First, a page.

We may envy people who have had that experience, and realise that for some of us it has not been ours. So what does ‘being born again’ mean for us? First, it does not need to be an instantaneous experience. It may happen over many years, a whole lifetime even. It is something that God the Holy Spirit does to us and within us, often unperceptively. And let it happen; don’t resist it. And thank God that it has happened and still is happening. Amen.
Today’s hymn is ‘Born by the Holy Spirit’s breath (Hymns and Psalms 279).
Born by the Holy Spirit’s breath,
loosed from the law of sin and death,
now cleared in Christ from every claim
no judgment stands against our name.
In us the Spirit makes his home
that we in him may overcome;
Christ’s risen life, in all its powers,
its all-prevailing strength, is ours.
Children and heirs of God most high,
we by his Spirit `Father’ cry;
that Spirit with our spirit shares
to frame and breathe our wordless prayers.
One is his love, his purpose one:
to form the likeness of his Son
in all who, called and justified,
shall reign in glory at his side.
Nor death nor life, nor powers unseen,
nor height nor depth can come between;
we know through peril, pain and sword,
the love of God in Christ our Lord.
We come to our intercessions. We pray together…
We pray, Lord, first of all for those who unsure of their faith. We may compare ourselves unfavourably with other Christians, and think we could do better. We may doubt your love because of what has happened to us or those close to us. We may feel our faith is slipping away. Dear, Lord, wherever we are on our faith journey, reassure us that you are with us, supporting us, holding us in the arms of your love. And help us to step out into the days ahead. Lord, in your mercy, hear our prayer.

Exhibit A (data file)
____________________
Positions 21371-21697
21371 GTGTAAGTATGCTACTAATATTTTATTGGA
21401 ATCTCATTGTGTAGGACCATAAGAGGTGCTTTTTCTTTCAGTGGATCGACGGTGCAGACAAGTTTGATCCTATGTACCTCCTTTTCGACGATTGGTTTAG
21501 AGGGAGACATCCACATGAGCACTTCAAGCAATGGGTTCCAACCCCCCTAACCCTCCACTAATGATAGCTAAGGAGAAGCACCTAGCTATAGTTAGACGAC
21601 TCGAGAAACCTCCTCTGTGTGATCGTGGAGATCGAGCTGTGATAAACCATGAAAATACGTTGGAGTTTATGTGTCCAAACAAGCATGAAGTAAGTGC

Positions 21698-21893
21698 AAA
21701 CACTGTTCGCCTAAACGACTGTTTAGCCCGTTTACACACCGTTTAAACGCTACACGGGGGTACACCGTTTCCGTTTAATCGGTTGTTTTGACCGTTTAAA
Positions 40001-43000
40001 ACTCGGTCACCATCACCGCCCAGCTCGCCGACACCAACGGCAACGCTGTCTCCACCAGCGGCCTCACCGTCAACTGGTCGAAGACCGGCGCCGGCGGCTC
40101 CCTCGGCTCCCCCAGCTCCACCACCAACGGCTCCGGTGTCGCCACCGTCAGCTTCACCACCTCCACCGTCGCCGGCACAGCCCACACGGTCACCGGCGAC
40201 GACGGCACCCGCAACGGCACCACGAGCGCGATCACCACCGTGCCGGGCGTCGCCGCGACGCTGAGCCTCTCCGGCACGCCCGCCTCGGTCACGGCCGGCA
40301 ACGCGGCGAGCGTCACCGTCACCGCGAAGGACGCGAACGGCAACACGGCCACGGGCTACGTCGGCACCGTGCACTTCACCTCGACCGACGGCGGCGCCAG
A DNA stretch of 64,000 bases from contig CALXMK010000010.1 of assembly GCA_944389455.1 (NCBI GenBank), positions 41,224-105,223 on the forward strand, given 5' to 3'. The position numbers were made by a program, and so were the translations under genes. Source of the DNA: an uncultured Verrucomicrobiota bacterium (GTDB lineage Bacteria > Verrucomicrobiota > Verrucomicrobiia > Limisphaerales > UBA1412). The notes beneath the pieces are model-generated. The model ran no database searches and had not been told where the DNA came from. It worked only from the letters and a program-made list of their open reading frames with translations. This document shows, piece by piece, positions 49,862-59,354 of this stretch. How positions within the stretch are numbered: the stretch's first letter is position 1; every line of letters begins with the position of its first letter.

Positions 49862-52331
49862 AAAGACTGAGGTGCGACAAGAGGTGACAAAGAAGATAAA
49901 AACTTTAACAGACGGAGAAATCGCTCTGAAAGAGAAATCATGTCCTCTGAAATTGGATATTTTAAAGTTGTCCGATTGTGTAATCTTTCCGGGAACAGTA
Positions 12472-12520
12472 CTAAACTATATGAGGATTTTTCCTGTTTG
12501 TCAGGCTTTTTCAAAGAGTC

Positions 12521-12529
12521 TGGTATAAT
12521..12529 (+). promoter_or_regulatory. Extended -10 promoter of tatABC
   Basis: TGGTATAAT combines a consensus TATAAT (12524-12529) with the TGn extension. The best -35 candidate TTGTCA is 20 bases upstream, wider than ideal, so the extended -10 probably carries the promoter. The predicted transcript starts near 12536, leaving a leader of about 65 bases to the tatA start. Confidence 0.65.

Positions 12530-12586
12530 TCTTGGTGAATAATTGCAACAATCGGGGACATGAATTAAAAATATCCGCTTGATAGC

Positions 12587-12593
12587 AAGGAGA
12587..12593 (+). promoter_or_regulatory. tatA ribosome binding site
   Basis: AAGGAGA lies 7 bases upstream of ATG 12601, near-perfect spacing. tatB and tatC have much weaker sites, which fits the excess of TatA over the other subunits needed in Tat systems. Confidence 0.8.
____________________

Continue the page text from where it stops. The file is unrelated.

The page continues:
We look out, Lord, onto our uncertain world… The covid pandemic, the vaccine supply, our hospitals under pressure. Be, Lord with all involved – doctors, porters, administrators, nurses, vaccinating staff and volunteers, so many of them. Give them strength and resilience, we pray, Lord, in your mercy, hear our prayer.
We observe, Lord, our changing weather:.. heat waves, unseasonable snow falls, floods, rising sea levels. We thank you that for most of us most of time these changes are manageable. But, Lord, help us all to tread gently on the earth and so make our contribution to mitigating it. Lord, in your mercy, hear our prayer.
And we pray, Lord, for those we love, any bereaved, or ill, or awaiting results, or in hospital, or worried about their future… (pause) …Bless them, may your healing hand be upon them. Lord, in your mercy, hear our prayer.
And a Lenten collect:
Remember, O Lord, what you have wrought in us,
and not what we deserve;
and as you have called us to your service,
make us worthy of our calling;
through Jesus Christ our Lord. Amen
We say the Lord’s prayer together: “Our Father who art in heaven…”
And we say the Grace. “The grace of our Lord Jesus Christ, and the love of God, and the fellowship of the Holy Spirit, be with us all evermore. Amen.”